Monday, March 14, 2005
A Killing Dutch Bottle
The Bottle That Killed My Mother.
When I was about five years old, my mother sometimes bought me a bottle of children’s perfume, for 25 cents a bottle. The small bottles contained water with the smell of roses. The bottles were about 8-9 centimetres high, and they had the shape of a little man or woman, or a cat or a dog, and on top of the head sat the cap. When they were empty they were thrown away. The bottles disappeared from the shops maybe in the late sixties.
A few years before my mother died it became a habit for her to visit flea markets every day. She wasn’t a very rich woman. My stepfather gave her 60 guilders (about 25 $) pocket money a month, the rest was his'. Anyway, my mother bought old things that had not much value, often things that were related to her past.
Three years before my mother died, one day I said to her: ‘Do you remember those little children’s perfume bottles you used to buy me when I was a kid? Would you seek for a bottle like it?’
My mother remembered them and she promised me she would find one for me. From that day on my mother became obsessed by finding a bottle like it. Every day she walked to flea markets around Amsterdam for her search. After some time it made me sad, because she couldn't find one. Every time we spoke each other she began talking about her search, and that she couldn’t find a bottle like it. After a year I began asking her to stop searching for it. I said ‘forget about that bottle. It has been just a thought, but I don’t want you to waste your time on seeking for something that cannot be found. Just give up.’
Then my mother would say: ‘No. I cannot give it up. I have to find it. I just know one day I'll find it.’
This went on for three years, and it made me feel guilty. I wished I never had asked her to find that bottle for me. And every time I called my mother she used to say somewhere during the phone conversation, ‘I didn’t find it yet, but I will one day.’ And I used to answer: ‘You don’t need to find it. Please give up on that stupid bottle.’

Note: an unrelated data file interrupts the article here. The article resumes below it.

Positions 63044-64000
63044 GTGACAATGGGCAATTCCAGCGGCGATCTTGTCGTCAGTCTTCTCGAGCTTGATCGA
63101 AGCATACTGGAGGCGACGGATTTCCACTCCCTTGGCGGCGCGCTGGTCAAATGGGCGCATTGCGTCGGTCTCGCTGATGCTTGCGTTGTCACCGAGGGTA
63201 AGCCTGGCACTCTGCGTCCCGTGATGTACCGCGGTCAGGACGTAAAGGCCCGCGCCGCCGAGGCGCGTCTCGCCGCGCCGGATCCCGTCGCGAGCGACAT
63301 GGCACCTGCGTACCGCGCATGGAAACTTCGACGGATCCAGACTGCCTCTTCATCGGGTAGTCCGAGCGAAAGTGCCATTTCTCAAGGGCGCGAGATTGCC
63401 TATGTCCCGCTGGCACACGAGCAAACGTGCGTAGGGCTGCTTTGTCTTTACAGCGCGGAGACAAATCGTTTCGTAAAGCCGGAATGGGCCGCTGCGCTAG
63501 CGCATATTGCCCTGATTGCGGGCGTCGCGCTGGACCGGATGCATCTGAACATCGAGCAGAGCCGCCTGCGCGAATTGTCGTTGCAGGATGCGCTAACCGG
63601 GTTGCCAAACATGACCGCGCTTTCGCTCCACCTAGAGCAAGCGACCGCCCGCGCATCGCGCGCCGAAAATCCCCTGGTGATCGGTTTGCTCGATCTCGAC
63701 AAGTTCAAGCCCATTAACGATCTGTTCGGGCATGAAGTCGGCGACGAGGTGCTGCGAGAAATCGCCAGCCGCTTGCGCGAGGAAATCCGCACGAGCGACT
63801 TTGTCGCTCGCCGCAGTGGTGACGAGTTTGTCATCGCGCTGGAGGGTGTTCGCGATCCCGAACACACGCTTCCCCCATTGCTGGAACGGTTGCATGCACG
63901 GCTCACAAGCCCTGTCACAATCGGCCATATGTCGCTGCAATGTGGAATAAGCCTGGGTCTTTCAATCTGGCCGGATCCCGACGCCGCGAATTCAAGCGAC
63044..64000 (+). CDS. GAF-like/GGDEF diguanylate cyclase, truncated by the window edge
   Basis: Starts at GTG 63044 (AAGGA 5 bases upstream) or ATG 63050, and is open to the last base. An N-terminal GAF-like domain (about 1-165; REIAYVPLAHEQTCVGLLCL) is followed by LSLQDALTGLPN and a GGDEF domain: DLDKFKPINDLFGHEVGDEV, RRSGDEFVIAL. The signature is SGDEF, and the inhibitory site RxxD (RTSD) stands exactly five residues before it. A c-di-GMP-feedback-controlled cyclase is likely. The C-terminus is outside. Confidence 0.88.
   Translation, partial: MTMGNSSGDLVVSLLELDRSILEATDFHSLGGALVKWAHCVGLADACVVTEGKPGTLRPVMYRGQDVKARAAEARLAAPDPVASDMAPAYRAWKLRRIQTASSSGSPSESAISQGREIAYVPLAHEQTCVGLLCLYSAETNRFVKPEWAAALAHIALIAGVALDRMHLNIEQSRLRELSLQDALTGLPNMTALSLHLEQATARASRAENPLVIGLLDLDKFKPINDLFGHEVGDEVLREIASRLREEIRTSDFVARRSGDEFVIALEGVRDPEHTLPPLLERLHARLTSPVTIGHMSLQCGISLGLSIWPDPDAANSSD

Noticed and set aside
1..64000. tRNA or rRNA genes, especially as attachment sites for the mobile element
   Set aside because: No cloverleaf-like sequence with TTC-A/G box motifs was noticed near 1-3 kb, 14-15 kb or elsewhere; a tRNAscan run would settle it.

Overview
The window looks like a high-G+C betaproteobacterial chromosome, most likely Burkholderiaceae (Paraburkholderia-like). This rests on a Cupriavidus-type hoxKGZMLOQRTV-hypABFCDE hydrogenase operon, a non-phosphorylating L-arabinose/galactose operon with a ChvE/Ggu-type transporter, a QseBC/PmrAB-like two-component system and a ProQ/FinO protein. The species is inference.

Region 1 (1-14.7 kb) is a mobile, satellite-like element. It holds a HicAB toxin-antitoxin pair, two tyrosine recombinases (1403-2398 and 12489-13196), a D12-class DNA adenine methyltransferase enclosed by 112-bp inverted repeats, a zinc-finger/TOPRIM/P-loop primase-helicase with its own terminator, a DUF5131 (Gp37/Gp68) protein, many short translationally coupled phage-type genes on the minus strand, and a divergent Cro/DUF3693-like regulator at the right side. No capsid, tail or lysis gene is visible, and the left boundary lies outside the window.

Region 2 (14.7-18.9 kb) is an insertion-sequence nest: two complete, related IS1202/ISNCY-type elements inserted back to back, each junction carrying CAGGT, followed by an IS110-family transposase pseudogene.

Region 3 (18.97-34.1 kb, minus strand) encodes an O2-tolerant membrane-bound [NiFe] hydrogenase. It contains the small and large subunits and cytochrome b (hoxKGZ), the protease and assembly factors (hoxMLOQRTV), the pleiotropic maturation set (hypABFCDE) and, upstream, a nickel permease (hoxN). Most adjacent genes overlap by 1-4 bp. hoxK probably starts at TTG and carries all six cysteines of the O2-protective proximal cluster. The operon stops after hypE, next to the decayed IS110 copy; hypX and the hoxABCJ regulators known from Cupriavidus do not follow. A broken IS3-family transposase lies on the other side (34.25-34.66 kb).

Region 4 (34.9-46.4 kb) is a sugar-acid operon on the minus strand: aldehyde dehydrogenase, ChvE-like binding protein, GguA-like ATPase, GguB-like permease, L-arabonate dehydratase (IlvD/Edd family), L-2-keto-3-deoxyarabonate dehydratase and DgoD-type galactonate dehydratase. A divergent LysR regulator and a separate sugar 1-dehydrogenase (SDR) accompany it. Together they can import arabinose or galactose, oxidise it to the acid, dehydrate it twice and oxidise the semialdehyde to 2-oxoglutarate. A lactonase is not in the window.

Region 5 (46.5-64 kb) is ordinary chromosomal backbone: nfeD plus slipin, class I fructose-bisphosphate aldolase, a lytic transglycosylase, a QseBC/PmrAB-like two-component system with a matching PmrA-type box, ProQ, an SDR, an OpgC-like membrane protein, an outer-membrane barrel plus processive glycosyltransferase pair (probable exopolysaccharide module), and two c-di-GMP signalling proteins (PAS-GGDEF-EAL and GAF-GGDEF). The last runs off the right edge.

But she didn’t, until she died.
My mother died all of sudden on a day in February. Just as always she had been to a flea market that day. I heard my mother had died in the late afternoon, shortly after she had arrived home. I went there and my mother lay on the floor of the living room. My brother was there, and my stepfather, and my sister with her husband.
The undertaker arrived to take my mother away.
When she was moved from the house we didn’t speak much. I walked up and down the living room, slowly, thinking, trying to believe she had really died. And then my eye noticed the bottle, on a shelf of a cupboard. It cut my breath off, I was so shocked only by seeing it. I said to my stepfather in a whisper: ‘Christ!. That bottle over there. How did it get there?’
My stepfather looked at me and he answered: ‘It’s yours. Your mother brought it home today. She put it on that shelf and said, ‘mission completed. That’s for Daphne.’